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Germany Wants its U.S. Mortgage Money Back: Street Whispers

NEW YORK (TheStreet) -- Germany's inevitable bailout of Europe may be partially funded with money won in U.S. courts against big U.S. banks.

Reuters reported on Wednesday that IKB Deutsche Industriebank AG sued Citigroup (C) for making "material misrepresentations" related to $137.4 million in mortgage-backed securities, while separately suing Goldman Sachs (GS), over $73.2 billion in MBS. IKB claimed it took losses when selling the securities.

Also on Wednesday, Reuters reported that UBS AG (UBS) sued Sealink Funding Ltd. over $158.1 million in MBS.

This is just the latest German bank to sue their U.S. counterparts. Many of Germany's government-backed "Landesbanks" have suffered major losses as a result of bets on the U.S. housing market made prior to the financial crisis.

"Certainly a lot of major investors were German enterprises and there's a certain amount of follow the leader going on now too," says Donald Hawthorne -- a partner in the Litigation and Regulatory Group of Axinn, Veltrop & Harkrider LLP. "It is a good opportunity for these companies, as these claims are a wasting asset."

A steady stream of similar German bank lawsuits -- also filed in New York State Supreme Court -- against issuers of mortgage-backed securities, including (but certainly not limited to):

  • A suit in February brought by DZ Bank AG -- Germany's fourth largest bank -- against JPMorgan Chase (JPM), saying that it purchased $85 million in MBS from JPMorgan based on flawed offering materials, and another suit by DZ Bank against HSBC (HBC), claiming misrepresentations and omissions in offering materials, on $122 million in MBS purchases.
  • A suit by brought in April by HSH Nordbank AG against two subsidiaries of Barclays PLC (BCS), claiming Barclays misrepresented the quality of loans underlying $46 million in mortgage-backed securities.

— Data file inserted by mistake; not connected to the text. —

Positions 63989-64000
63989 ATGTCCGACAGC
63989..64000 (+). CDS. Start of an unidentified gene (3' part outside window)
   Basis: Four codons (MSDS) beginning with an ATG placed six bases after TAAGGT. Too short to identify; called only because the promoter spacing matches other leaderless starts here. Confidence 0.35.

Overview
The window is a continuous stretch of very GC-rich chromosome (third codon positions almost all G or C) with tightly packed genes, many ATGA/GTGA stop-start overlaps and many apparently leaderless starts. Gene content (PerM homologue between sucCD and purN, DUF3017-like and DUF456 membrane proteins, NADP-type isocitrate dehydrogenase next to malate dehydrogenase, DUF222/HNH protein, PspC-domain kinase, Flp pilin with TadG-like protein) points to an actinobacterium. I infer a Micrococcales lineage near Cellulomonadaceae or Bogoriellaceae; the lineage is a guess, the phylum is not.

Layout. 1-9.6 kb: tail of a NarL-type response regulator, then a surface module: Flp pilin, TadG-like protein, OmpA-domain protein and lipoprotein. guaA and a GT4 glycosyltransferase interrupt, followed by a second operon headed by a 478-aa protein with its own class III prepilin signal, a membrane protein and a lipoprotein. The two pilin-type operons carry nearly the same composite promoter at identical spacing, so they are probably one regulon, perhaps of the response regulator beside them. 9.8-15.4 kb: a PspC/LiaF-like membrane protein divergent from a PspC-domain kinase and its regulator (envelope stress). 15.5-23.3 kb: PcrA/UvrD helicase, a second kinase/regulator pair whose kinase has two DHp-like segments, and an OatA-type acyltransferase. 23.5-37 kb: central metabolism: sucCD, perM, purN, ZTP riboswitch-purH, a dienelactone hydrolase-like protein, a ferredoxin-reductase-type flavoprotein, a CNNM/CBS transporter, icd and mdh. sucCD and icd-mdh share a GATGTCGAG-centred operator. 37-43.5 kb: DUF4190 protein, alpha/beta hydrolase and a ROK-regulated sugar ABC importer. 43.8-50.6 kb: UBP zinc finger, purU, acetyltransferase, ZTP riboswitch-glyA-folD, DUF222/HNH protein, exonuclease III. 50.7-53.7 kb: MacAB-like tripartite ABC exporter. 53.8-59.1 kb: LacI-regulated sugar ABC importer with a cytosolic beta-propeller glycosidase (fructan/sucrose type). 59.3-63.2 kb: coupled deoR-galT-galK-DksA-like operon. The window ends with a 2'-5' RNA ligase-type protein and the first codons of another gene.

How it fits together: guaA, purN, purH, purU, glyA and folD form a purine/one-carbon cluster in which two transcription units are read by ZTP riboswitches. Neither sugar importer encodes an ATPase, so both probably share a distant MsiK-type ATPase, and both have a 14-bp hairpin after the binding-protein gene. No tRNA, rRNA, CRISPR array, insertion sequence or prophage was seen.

• An April lawsuit by Bayerische Landesbank -- one of eight German Landesbanks that are primarily owned by German state governments -- against Deutsche Bank AG (DB), accusing Deutsche Bank of committing fraud while selling $810 million in residential MBS.
  • A lawsuit filed in May by Bayerische Landesbank against Merrill Lynch -- acquired by Bank of America (BAC) in January 2009 -- accusing Merrill of making misrepresentations in offering materials for $324 million in residential MBS.
  • Separate suits filed against Barclays in June by Sealink Funding and Landesbank Baden-Wuerttemberg Sealink claiming that Barclays made misrepresentations related to the sale of $604 million in MBS, while Landesbank Baden-Wuerttemberg claimed misrepresentations on $205 million in mortgage paper.

"New York has a fairly long statute of limitations for fraud claims," adds Hawthorne, who says that "absent a tolling agreement, you are looking at a six-year statute of limitations" for mortgage-backed securities lawsuits, meaning that time is running out for soured deals that were made in 2006.

When asked why some investors seem to have waited until the last minute to file suit, Hawthorne says "there's a reluctance among major financial institutions to sue each other."

"The reason they are resorting to litigation is that they have discovered that litigation works in the RMBS arena."

"We've seen some big settlements recently," which include Bank of America's settlement in July with bond insurer Syncora Guarantee for $375 million.

Syncora was represented by Axinn, Veltrop & Harkrider -- with Hawthorne as the lead counsel -- and also by Debevoise & Plimpton, with the plaintiff, claiming that Countrywide Financial -- acquired by Bank of America in 2008 -- had committed "fraud and breach of contract arising from financial insurance provided for over $6 billion in residential mortgage-backed securities."

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